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Ursulines celebrate 170 years

Today, a venture off U.S. 68 will take you to Chatfield College in St. Martin if you’re headed there from Georgetown.

The college opened its doors to the public in 1971 as a liberal arts college for the residents of Brown County and the surrounding areas, but the story of Chatfield goes much deeper. This month marks the 170th anniversary of the Ursuline Sisters establishing in Brown County.

In 1845, at the request of Bishop John Baptiste Purcell, Julia Chatfield and 10 other sisters embarked on a journey from France to southern Ohio at the old seminary in St. Martin.

According to Sister Patricia Homan, Purcell offered the land to the Sisters to establish a boarding school for girls on the land of the old seminary. The journey from Cincinnati to the seminary in St. Martin was not an easy trip in 1845.

“Thirteen hours,” Homan said. “It took the Sisters 13 hours to travel from Cincinnati. They left at three in the morning so they would get here before it got dark.”

The movement of the capital to from Chillicothe to Columbus helped paved the way for the establishment of the Ursuline Sisters to come to Brown County.

“Bishop Purcell had originally placed the seminary in St. Martin and that was when Chillicothe was the capital of the state,” Homan said. “But when the capital moved, and the 68-50, which was supposed to be a booming metropolis was not … he pulled the seminary back to Cincinnati and gave the Sisters the property when we came.”

Those Sisters were led by Julia Chatfield. Though Chatfield’s journey to church was not all bells and whistles, she eventually found her way to Brown County.

Chatfield was born in England to an Anglican family, but when her mother became ill and died, her father sent her to France to be educated, with one stipulation – that she not be taught Catholicism.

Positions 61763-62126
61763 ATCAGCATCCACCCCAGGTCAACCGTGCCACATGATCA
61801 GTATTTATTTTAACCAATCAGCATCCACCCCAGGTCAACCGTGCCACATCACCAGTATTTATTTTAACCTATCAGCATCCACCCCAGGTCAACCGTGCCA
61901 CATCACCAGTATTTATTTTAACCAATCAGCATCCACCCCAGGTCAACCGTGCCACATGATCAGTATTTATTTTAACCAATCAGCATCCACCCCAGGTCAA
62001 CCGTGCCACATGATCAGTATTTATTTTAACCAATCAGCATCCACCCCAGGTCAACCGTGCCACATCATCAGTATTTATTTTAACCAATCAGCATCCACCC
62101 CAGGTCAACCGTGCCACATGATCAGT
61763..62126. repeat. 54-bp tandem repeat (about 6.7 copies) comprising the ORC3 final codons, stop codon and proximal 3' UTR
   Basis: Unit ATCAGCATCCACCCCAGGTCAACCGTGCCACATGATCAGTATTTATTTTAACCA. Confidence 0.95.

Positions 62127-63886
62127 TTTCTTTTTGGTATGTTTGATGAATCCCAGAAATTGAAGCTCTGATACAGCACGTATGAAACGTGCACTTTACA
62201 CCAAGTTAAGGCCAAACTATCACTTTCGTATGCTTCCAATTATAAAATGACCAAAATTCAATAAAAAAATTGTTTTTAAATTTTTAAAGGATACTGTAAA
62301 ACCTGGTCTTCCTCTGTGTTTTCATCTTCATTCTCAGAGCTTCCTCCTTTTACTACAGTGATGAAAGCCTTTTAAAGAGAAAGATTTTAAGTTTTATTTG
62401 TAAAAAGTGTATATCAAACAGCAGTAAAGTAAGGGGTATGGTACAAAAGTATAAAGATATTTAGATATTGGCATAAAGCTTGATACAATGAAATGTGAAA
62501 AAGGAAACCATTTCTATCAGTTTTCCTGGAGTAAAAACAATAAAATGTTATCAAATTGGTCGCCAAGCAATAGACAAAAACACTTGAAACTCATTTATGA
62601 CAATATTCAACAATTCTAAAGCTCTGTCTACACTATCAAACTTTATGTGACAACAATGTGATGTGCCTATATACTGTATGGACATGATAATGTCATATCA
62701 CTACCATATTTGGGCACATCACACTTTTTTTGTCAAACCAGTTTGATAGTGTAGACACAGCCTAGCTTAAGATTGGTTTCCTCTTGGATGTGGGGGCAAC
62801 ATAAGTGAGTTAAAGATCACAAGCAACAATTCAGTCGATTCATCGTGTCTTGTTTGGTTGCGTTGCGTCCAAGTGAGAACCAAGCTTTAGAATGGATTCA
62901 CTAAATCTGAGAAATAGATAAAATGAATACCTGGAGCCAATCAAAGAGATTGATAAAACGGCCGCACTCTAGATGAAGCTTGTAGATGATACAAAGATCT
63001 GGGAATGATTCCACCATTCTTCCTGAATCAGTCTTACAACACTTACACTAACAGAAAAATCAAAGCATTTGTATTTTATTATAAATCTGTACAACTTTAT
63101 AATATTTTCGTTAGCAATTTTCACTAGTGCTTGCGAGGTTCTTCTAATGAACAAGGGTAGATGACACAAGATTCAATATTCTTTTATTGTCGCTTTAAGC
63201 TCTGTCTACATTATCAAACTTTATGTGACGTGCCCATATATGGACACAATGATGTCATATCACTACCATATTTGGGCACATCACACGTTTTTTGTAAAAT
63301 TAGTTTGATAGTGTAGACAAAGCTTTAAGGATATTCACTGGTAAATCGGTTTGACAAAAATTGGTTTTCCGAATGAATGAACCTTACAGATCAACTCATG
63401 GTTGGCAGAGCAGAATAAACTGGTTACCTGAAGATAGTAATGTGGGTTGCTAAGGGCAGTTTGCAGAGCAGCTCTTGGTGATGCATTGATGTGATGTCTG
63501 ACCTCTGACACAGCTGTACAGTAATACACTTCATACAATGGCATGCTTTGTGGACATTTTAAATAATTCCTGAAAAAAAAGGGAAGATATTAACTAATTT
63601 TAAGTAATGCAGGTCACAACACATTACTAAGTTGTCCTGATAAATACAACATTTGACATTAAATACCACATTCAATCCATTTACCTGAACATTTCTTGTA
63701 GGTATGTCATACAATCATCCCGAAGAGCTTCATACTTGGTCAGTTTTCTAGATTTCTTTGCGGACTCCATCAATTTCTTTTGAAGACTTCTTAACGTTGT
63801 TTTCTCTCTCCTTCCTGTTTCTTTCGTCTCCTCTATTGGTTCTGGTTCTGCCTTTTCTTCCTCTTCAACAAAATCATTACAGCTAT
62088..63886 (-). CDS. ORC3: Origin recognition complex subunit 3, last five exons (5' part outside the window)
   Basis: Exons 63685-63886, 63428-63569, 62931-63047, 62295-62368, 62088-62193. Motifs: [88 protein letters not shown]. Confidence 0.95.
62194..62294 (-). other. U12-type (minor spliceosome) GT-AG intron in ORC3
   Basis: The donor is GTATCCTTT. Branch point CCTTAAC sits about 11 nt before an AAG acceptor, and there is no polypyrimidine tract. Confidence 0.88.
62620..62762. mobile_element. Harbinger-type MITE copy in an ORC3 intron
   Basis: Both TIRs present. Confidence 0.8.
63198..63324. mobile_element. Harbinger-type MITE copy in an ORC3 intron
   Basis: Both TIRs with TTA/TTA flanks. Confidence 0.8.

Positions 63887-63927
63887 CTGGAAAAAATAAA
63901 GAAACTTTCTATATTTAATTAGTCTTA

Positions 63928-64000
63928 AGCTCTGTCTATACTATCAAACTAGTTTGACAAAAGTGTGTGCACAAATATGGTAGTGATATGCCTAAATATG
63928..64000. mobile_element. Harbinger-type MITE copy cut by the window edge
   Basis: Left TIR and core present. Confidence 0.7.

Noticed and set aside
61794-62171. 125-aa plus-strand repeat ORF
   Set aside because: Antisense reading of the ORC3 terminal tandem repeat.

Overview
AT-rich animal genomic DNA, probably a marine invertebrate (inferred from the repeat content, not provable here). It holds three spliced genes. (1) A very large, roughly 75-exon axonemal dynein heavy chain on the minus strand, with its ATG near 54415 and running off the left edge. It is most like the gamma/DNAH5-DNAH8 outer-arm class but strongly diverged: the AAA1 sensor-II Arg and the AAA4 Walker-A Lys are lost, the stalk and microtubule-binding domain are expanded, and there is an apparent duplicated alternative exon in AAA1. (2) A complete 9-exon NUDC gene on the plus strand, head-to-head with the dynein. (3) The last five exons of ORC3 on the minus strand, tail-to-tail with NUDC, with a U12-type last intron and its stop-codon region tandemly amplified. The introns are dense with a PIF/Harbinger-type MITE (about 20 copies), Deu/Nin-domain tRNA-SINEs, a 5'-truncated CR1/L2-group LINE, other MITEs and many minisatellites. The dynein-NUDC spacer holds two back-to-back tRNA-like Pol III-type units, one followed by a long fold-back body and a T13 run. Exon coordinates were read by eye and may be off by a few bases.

Chatfield fell in love with the Catholic Church to her father’s disapproval. He pulled her out of school and tried to force her into marriage, but Chatfield saved her money and ventured back to France. Her father shipped her things after she wrote a letter home to say she was joining the Catholic Church.

Her move to Brown County in 1845 set a foundation for education for women in the area. The Sisters, having arrived in July, had the first class opened in October of the same year with 17 students.

“At the time, a lot of boarding schools were actually considered finishing schools,” Homan said. “But we know Julia Chatfield physics and astrology and had a much broader concept of education which is probably why it was so successful.”

The Sisters not only taught basics of education, but had to go beyond the arts and literature of the times. They were groundbreaking revolutionaries chosen by Purcell.

“I think education was important to them, that’s why they came from France,” Homan said. “Abp. Purcell really valued education and believed if the population was not educated then it would not thrive and grow. He really believed education was critical for the development of Ohio which is why he brought the Ursuline Sisters because they had such a good reputation for education.”

Chatfield and the 10 others Sisters were vital to the development of not only what became Chatfield College, but the community of Brown County as a whole. The Sisters were instrumental in establishing the Chamber of Commerce, the public school in St. Martin, the private boarding school, the Ursuline Academy in Cincinnati and an endless list of activities in the county, state and nation.

Today, 27 Sisters are left carrying on the values of the Ursuline of the past that have brought great value to the community.

Homan said the Ursuline education focuses not on the masses where everyone is the same, but the development of the individual as a person in both education and spirituality. She said a liberal arts education goes beyond the cookie cutter and believes the Ursuline teachings are ingrained in the basis of liberal arts.

“It allows each person to develop their talents and gifts in what is a unique way for that person,” Homan said. “That, I think, is the value of liberal arts. There are so many aspects to learn about and to develop. I think it’s the basis of our liberal arts education.”

Chatfield may not be the same as it was in 1845 – the buildings have changed, the campus has changed, the type of school has changed — but the mission hasn’t changed in 170 years.

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